Ohio police officer Bobby Cutts is on trial for the murder
of Jessie Davis. Should any previous biases for or against police officers
affect a juror's judgment?
The last time my wife was called for jury duty she admitted
to me that she hoped that if she were be selected as a juror the trial and the
jury decision would not hinge on the testimony of a policeman or city
detective. As she is very straight laced and has never violated a single law or
had any contact with law enforcement I was at a loss to understand her
statement concerning the viability/credibility of law enforcement. To the best
of my knowledge she and we had no reason to doubt the integrity of our local
Seeing the questioning look on my face she explained how she
had been negatively influenced against policemen in general after watching wall
to wall coverage of the O.J. Simpson trial. Initially she was convinced of
Simpson's guilt, but as the trial wore on and powerful defense attorneys led by
Johnnie Cochran, F. Lee Bailey and Alan Dershowitz presented evidence of the
mishandling of evidence and hints of planted evidence by the Los Angles
detectives Furman, Vanatter and Lange she began to have doubts of Simpson's
guilt and seriously questioned whether racism and an overly zealous desire to
convict at all cost was driving the detectives to misrepresent if not plant
evidence in the case.
After building a highly speculative case against the
veracity and motives of the detectives on the case F. Lee Baily shocked the
world by providing a tape recorded some ten years earlier in which detective
Furman used the "N" word repeatedly in reference to Afro-Americans.
Furman had earlier denied ever having used the word while under oath. He was
later indicted for and pleaded no contest to charges of perjury.
Many observers of the trial, including my wife, decided that
this one proven lie validated all of the other implications of lies made by the
While I disagree with my wife's conclusions concerning the
motives and veracity of the detectives in the Simpson trial her reaction does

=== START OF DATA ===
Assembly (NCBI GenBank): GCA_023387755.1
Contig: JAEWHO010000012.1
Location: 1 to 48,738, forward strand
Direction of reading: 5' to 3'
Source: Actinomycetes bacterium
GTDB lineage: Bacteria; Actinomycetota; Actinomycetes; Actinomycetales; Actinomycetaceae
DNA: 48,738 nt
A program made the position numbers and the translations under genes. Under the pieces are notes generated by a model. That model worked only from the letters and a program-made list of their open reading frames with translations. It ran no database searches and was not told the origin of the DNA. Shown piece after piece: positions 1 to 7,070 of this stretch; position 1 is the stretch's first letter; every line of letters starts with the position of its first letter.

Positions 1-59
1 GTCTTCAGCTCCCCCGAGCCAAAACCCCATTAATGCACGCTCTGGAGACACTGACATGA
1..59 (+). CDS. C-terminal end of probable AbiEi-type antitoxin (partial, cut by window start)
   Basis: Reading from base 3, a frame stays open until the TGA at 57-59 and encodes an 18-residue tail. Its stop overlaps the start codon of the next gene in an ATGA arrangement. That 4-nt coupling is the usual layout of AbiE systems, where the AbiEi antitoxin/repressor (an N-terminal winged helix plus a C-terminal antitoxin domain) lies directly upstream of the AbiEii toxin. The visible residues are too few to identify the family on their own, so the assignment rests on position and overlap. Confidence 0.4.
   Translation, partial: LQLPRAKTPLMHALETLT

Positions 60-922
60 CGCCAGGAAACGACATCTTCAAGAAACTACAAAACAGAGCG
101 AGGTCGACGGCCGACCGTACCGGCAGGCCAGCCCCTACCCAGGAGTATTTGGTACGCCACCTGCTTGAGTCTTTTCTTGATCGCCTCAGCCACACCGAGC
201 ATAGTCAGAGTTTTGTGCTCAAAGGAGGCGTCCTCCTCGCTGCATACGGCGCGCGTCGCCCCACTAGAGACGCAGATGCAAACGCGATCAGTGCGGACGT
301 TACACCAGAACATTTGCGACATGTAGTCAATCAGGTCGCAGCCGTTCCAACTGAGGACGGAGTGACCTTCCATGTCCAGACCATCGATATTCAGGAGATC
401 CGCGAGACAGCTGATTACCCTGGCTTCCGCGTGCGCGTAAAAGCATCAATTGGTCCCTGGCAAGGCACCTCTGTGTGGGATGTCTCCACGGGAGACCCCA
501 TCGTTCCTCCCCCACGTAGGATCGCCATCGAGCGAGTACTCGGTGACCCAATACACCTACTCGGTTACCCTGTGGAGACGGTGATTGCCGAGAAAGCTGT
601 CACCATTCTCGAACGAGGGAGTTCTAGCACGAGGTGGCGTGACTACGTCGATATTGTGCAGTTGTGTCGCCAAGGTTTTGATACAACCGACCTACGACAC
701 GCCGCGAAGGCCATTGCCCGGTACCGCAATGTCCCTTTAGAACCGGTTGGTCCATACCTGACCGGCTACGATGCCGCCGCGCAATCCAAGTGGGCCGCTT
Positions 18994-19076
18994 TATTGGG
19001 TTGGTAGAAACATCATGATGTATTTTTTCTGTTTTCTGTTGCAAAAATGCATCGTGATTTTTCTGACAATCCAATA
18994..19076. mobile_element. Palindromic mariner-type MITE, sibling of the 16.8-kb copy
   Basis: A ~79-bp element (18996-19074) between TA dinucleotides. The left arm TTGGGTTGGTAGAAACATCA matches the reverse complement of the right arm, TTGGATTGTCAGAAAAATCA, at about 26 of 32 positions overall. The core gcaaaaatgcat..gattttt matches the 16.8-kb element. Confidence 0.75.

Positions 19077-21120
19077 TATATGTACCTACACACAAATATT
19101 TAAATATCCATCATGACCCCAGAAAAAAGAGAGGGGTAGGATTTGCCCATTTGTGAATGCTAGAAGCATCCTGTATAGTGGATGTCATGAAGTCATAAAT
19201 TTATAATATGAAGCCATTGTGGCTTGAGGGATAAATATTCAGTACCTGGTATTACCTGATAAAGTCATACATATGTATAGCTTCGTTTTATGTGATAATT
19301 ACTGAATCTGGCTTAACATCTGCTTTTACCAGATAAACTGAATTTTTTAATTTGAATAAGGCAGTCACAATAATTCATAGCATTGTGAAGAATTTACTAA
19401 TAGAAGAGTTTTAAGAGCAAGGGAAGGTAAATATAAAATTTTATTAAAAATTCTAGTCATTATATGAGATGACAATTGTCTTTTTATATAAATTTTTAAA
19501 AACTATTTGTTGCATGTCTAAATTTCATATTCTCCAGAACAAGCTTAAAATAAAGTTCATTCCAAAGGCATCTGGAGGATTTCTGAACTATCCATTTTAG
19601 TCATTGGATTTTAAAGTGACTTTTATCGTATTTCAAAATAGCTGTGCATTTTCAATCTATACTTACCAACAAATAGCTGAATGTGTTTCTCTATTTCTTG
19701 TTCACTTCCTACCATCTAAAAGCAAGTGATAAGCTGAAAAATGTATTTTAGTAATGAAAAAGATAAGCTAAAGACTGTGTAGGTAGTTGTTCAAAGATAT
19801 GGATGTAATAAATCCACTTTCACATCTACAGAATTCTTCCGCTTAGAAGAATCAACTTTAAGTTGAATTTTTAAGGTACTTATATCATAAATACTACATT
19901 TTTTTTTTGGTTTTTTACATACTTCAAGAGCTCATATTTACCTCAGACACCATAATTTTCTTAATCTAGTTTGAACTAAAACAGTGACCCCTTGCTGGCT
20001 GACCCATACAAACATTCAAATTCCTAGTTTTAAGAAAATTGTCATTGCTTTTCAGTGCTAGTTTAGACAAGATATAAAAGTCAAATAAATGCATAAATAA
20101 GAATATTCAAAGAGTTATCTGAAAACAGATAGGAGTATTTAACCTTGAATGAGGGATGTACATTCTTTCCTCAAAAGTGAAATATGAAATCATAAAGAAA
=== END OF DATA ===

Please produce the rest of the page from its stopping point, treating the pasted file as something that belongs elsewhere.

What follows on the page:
suggest that the past and present actions by law enforcement officers can and
do have a significant effect on their credibility. I believe this to be
especially true when it comes to jury acceptance of testimony by law
enforcement personnel. The Simpson jury verdict may be evidence of this.
Looking back in my own personal experience with law
enforcement I can find a couple examples in which my dealings with police did
not improve my relationship with local law enforcement:
My first experience with the police came when I was 16 years
old. I had recently gotten a driver's license and used a car to drive to and
from work after school. Two nights a week I worked until midnight. On leaving
work I would drop a fellow worker, also a teenager at his home. One night
driving my co-worker home at 12:15 AM I noticed a police patrol car following
closely behind me. I was well within the speed limit and was actually relieved
to see the police there. I felt safer for their presence. After ten minutes the
police car flashed its' blue light and signaled its' siren for me to pull over,
which I did immediately. As I reached for my my driver's license two officers
approached the car one on each side and simultaneously pulled open the doors
and wrestled both of us from the car. We were face down in the gutter with an